Hazardous wastes generated by the industries are required to be managed as per the Hazardous Waste (Management & Handling) Rules, 1989, as amended. About 4.4% of hazardous waste generated in the country is of the nature, which has to be incinerated. Besides, segregated organic residues, highly concentrated effluents such as mother liquors and toxic effluents not feasible for physico-chemical, biological treatment also require proper disposal through incineration.

Hierarchy of options in hazardous waste management, in sequence, is to switchover to cleaner technologies, cleaner production options and exploring the potential for re-using, recycling, recovering, renovation before sending to incineration and secured land filling.

Common incineration facilities are now in operation in the country. Incineration of hazardous waste from many industries is a task that requires comprehensive knowledge & skill in respect of chemistry, thermal engineering and environmental engineering. Therefore, the Central Pollution Control Board studied the common incineration facilities and formulated guidelines for proper design, operation and to meet the standards. While framing the guidelines, CPCB considered the preliminary draft prepared by the Committee constituted by the Chairman, CPCB, technology & operation of Indigenous incineration facilities and experiences of European incineration facilities. I take this opportunity to register the sincere efforts made by Er. N.K. Verma and Er. N. Sateesh Babu in bringing out the guidelines with the association of GTZ-ASEM experts, in particular, Prof. Thomas Kolb, Karlsruhe University, Germany.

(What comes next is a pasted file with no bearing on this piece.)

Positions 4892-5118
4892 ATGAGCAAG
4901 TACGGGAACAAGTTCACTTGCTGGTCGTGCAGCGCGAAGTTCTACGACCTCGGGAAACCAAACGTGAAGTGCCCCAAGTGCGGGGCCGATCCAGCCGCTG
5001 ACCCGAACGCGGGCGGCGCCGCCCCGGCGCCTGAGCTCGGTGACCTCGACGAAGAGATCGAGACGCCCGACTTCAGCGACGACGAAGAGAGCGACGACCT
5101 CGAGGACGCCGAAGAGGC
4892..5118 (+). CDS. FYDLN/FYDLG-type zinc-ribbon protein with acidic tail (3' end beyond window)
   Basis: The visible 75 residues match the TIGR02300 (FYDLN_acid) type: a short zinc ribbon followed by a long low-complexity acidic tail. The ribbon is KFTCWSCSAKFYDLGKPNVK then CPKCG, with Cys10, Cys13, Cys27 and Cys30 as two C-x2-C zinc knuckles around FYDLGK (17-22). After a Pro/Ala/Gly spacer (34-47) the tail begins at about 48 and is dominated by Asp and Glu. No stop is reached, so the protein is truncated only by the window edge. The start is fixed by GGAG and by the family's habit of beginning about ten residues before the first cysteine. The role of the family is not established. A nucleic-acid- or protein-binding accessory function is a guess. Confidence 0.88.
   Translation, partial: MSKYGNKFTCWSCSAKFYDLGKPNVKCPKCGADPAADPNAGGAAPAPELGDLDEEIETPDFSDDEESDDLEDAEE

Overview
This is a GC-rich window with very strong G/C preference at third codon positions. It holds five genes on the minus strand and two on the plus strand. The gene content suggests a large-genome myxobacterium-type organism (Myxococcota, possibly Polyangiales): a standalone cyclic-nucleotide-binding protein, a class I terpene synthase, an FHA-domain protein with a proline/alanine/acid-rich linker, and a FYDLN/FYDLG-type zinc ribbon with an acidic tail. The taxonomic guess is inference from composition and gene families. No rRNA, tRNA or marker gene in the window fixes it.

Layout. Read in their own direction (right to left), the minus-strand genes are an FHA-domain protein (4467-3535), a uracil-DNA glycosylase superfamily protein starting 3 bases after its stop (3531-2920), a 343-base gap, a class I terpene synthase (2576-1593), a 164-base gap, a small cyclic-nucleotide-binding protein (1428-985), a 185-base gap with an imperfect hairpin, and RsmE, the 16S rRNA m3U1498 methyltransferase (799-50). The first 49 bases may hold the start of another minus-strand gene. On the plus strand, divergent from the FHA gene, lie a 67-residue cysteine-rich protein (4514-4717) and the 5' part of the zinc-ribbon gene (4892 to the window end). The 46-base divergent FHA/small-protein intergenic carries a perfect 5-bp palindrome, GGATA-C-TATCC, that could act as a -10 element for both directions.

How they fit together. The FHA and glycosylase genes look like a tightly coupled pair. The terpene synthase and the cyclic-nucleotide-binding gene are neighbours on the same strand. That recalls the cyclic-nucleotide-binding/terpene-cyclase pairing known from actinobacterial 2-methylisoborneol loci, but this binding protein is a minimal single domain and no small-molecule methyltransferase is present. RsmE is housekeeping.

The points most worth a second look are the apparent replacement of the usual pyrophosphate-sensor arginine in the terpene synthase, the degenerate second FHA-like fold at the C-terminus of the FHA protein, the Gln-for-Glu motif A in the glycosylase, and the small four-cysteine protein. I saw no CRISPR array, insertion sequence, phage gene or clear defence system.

I understand this publication will be highly useful for the existing common incineration facilities, for those planning to set-up new facilities, regulatory officers and all others concerned to the pollution control and hazardous waste management in the country.

(V. Rajagopalan)

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